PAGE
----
CalArts Community Arts Partnership (CAP) Presents CAP Forum: Be the Change
What: CAP FORUM: BE THE CHANGE
When: April 1, 2009 7:00 pm
Where: REDCAT 631 W. 2nd Street Los Angeles, CA 90012
California Institute of the Arts (CalArts) Community Arts Partnership (CAP) Presents CAP FORUM: BE THE CHANGE
L.A.-based artists and activists launch conversation about the intersection of art and social activism at REDCAT
March 13, 2009 - The CalArts Community Arts Partnership (CAP) will bring together Los Angeles-based artists and activists for a panel discussion exploring the intersection of art and social activism. These artists' and organizers' work is marked by dynamic action in the world and their commitment to live the change they strive to realize. Poet and educator Mark Gonzales, artist Suzanne Lacy, curator and arts administrator Adolfo V. Nodal and the art-activist group Beehive Collective, will talk about their current projects and share strategies of action rooted in models of social activism, public art, community organizing, education and policymaking. The audience will be invited to participate in the open discussion session following the artists' presentations.
The Beehive Design Collective is an all-volunteer, non-profit, art-activist collective dedicated to "cross-pollinating the grassroots" by creating collaborative, anti-copyright images that can be used as educational and organizing tools. Convened in 2000 as an all-women's mosaic collective, the Beehive collaboration has resulted in internationally acclaimed graphics, thousands of public presentations and workshops, recycled stone mosaic murals and a corresponding apprenticeship program, and the revitalization of the formerly-dilapidated Machias Valley Grange Hall, a landmark farmer's union building-turned community arts space in their small, rural town in Maine.
Mark Gonzales uses poetry, spoken-word and hip hop theater to heal individuals and build communities, locally and internationally, working in schools, refugee camps and prisons. Currently, he serves as Director of Arts and Community Partnership with Assemblies in Motion, an organization dedicated to creating alternative intervention models through arts and athletics for youth who suffer from violence and substance abuse.
Suzanne Lacy is an artist and writer whose work includes large-scale public performances and installations, photographs and text on issues of social justice and equity. A proponent of audience engagement and artists' roles in shaping public agendas, Lacy's early practice foreshadowed many themes in current debates on relational, analytical and community-based practices. She is Chair of the Masters in Fine Arts: Public Practices at Otis College of Art and Design in Los Angeles.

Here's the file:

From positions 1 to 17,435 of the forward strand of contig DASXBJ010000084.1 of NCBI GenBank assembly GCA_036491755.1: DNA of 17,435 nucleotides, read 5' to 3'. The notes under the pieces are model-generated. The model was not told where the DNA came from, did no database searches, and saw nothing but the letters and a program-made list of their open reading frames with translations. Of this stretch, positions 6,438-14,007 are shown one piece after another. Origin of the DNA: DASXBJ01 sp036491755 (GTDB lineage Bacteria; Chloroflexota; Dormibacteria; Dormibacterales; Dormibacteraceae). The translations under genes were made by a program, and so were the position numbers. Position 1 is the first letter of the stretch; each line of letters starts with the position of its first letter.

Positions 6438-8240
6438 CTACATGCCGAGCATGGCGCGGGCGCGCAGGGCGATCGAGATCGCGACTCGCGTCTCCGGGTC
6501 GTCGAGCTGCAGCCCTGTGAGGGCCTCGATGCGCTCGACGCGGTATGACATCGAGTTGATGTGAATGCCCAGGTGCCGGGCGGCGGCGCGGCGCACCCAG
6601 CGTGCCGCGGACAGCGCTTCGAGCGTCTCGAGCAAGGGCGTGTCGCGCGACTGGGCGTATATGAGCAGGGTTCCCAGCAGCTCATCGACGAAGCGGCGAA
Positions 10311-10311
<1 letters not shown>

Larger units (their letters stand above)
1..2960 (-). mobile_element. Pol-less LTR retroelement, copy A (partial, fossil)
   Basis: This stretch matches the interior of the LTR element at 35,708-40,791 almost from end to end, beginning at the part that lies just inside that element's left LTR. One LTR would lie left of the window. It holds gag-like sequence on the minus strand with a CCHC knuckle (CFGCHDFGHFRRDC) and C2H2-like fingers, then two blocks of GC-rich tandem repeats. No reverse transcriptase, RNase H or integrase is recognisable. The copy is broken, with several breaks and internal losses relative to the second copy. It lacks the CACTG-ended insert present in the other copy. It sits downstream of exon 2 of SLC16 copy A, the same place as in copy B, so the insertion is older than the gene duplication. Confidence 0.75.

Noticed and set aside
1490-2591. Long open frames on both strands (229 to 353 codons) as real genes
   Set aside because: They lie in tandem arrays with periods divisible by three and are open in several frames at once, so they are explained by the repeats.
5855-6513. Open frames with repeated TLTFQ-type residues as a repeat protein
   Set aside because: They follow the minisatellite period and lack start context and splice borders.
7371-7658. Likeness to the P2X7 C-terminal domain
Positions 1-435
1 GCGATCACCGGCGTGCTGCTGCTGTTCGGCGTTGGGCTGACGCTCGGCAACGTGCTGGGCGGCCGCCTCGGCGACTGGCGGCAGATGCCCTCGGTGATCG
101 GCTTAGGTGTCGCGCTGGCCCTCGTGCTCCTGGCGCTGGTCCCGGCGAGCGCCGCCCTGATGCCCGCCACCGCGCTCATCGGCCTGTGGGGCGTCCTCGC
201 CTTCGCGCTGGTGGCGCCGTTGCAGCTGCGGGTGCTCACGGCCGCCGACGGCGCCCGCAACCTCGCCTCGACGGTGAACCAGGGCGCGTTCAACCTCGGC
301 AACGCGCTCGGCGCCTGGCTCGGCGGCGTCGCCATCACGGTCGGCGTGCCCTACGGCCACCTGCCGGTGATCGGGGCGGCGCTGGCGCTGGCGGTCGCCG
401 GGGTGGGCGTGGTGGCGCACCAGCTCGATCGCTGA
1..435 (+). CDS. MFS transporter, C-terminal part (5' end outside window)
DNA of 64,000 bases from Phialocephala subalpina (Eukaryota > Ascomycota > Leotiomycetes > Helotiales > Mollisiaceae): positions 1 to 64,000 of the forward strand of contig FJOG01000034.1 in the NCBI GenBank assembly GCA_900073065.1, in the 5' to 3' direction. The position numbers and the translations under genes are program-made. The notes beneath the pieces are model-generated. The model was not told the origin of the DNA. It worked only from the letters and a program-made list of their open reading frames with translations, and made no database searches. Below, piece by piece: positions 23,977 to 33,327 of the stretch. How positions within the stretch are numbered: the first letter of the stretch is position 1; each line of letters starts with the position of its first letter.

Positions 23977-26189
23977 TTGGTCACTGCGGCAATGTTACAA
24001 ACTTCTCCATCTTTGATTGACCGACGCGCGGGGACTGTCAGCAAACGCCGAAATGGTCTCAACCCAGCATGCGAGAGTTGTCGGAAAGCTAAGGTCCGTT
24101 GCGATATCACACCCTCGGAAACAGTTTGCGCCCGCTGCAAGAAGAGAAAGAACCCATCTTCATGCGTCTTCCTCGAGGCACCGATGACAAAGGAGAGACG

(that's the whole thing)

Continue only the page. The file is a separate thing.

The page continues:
Adolfo Nodal is president of the City of Los Angeles Cultural Affairs Commission, Project General Manager for The Annenberg Foundation / Farmlab, and former General Manager of the City of Los Angeles Department of Cultural Affairs. In his roles as policy maker, entrepreneur, author, arts administrator, and curator, Nodal continues to foster forums for dialog and arts advocacy at the local, national and international levels.
CAP provides participating youth with challenging learning environments for artistic experimentation and creates access to higher education. Approaching its 20th anniversary, it is unique in its field. CAP offers in-depth training in jazz, printmaking, photography, digital media, video, drawing, animation, dance, theater, puppetry, writing, chamber music, global music and graphic design. The program offers more than 40 in-depth arts programs free-of-charge for elementary, middle and high school students in 60 neighborhoods throughout Los Angeles County.
CAP has received numerous awards--including the John Anson Ford Human Relations Award from the Los Angeles County Commission on Human Relations in 2008, and in 2006 the Ovation Award for Community Outreach from the Los Angeles Stage Alliance and the Coming Up Taller Award for outstanding community arts and humanities programs that celebrate the creativity of America's young people.
California Institute of the Arts is recognized internationally as a leading laboratory for the visual, performing, media and literary arts. Housing six schools--Art, Critical Studies, Dance, Film/Video, Music, and Theater--CalArts educates professional artists in an intensive learning environment founded on artmaking excellence, creative experimentation, cross-pollination among diverse artistic disciplines, and a broad context of social and cultural understanding. CalArts also operates the Roy and Edna Disney/CalArts Theater (REDCAT) in the Walt Disney Concert Hall complex in downtown Los Angeles.